Thursday 15 November 2012

Hansard of the Legislative Council



Mr FINCH (Rosevears) - Madam President, somewhere in our legislative pipeline is the Youth Justice (Miscellaneous Amendments) Bill. This is a timely attempt to address one of Tasmania's worst social problems: the disengagement of young people, particularly young males, from our society and the consequential increased likelihood of them offending and of repeat offending. Put simply, the proposed youth justice legislation gives more weight to the rehabilitation of a young offender with community-based orders likely to become more common and, as a result, fewer young offenders are likely to end up in the Ashley Youth Detention Centre.

Mrs Taylor - Can you make a point of saying that it is not all youth, please?

Mr FINCH - No, I am focusing on youth this morning.

Mrs Taylor - But not all youth are in that category.

Mr FINCH - That is my focus with this speech and my time is running out.

Community service orders will be able to be carried out at any organisation rather than just those that are non-profit, providing potential skills for employment. Judges will be given more discretion in sentencing and will be required to consider the impact a sentence will have on a young person's chance of finding and keeping employment. It seems to me that this proposed legislation goes a long way to addressing the serious problem of young people breaking the law. I look forward to studying it in more detail.

This problem of disengagement; a lack of skills, joblessness and offending starts much earlier - particularly with boys - in the school system and it is there that it must be addressed. Schools need to be aware of alienation at its very beginning. There needs to be continuous follow-up. Some young people are bound to offend when still in secondary school and afterwards. Everything must be done to divert them from ending up in Risdon Prison.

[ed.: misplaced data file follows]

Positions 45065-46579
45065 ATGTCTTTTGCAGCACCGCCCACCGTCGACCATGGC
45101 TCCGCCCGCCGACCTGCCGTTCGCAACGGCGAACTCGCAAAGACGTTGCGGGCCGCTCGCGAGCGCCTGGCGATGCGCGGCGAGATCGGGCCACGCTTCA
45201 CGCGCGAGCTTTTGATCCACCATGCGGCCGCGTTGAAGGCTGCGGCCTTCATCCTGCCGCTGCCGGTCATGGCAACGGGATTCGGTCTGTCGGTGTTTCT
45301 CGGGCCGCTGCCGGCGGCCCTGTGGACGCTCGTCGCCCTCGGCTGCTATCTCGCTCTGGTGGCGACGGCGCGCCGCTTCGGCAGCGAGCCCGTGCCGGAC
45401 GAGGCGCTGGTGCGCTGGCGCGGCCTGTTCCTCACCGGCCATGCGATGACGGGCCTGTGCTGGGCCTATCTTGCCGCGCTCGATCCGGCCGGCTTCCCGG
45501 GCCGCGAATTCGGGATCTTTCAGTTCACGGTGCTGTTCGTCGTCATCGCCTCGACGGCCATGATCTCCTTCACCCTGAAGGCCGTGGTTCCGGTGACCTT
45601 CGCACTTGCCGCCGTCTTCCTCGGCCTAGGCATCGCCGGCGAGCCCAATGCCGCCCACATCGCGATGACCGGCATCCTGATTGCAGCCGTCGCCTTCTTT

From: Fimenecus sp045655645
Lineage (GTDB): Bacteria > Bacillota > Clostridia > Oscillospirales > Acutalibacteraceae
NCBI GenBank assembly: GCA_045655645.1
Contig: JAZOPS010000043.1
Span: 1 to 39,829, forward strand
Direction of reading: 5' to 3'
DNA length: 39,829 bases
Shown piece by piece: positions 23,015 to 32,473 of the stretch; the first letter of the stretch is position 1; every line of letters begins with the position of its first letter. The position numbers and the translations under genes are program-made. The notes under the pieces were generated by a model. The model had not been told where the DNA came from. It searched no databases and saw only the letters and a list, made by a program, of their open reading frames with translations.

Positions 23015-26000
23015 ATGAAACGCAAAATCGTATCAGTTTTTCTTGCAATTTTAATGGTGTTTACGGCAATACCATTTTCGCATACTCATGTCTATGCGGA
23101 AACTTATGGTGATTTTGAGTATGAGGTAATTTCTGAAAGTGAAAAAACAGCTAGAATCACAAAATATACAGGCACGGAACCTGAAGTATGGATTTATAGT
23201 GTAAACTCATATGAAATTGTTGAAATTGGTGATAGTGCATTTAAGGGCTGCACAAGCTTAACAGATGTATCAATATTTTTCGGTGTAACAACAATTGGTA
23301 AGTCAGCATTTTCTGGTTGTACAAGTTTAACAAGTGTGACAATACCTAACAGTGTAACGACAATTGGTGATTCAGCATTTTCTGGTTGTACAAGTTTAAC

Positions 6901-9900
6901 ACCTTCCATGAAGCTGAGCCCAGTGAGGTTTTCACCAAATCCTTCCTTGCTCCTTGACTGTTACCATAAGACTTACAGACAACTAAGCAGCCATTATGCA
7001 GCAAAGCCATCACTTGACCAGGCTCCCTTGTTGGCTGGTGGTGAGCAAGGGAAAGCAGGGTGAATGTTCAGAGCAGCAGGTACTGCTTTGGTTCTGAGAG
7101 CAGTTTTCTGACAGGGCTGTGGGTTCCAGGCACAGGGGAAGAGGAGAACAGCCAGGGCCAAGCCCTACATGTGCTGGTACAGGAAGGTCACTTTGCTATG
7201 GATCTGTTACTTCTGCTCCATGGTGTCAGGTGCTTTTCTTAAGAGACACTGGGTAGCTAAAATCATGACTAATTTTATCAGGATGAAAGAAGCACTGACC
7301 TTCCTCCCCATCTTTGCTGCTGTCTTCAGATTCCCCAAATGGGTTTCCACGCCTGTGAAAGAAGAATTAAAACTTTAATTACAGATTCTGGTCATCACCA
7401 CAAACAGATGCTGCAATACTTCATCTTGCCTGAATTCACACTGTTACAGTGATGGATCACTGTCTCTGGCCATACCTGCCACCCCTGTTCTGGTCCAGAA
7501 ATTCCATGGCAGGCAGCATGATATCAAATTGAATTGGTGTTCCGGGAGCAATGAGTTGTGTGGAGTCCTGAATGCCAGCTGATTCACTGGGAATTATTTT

The proposed new youth justice legislation will help. It will include a system known as restorative practices, which is already in place. Tasmania is a leader in the use of restorative practices in youth justice and schools. Restorative practices are used in a range of contexts around the world with teachers, police and social workers trained to apply the concept. An advocate of the initiative, Ivan Webb, a former principal of the Riverside Primary School in my electorate, says restorative practices need to be supported and extended. He says we should seriously consider Tasmania becoming the first restorative state in Australia.

How do restorative practices work? As Ivan Webb explains, traditional responses for an offender include enforced punishment and exclusion, or the behaviour is excused on the basis of an offender's previous history. Alternative restorative practices that apply strong social discipline are possible. The offender is challenged to do the right thing and is also provided with ongoing support. Resolving situations involves the offender, victims and those who care about them - family and friends. Offenders are held responsible for their actions. They are required to repair the harm done if possible, and to learn from what has happened. However, punishment and exclusion may still apply.

As Mr Webb explains it, many people in our community who do harmful things are already isolated, alienated or damaged by abuse or neglect. Traditional punishment and exclusion simply adds to the likelihood of them doing further harm. This alienation was reportedly one of the factors behind the deaths of three young people in a tragic car crash last week. All three teenagers had been in state care. Their deaths led to calls for more campaigns to warn young people about the dangers of drink-driving, speeding and high-risk behaviour. Major Brendan Nottle of the Salvation Army in Melbourne says such campaigns would fall on deaf ears among a group of young children who feel disconnected from the community. Major Nottle's thoughts fit well with the sentiment behind the new youth justice initiative and restorative practices. I believe we are finally about to make progress in tackling one of our biggest social problems.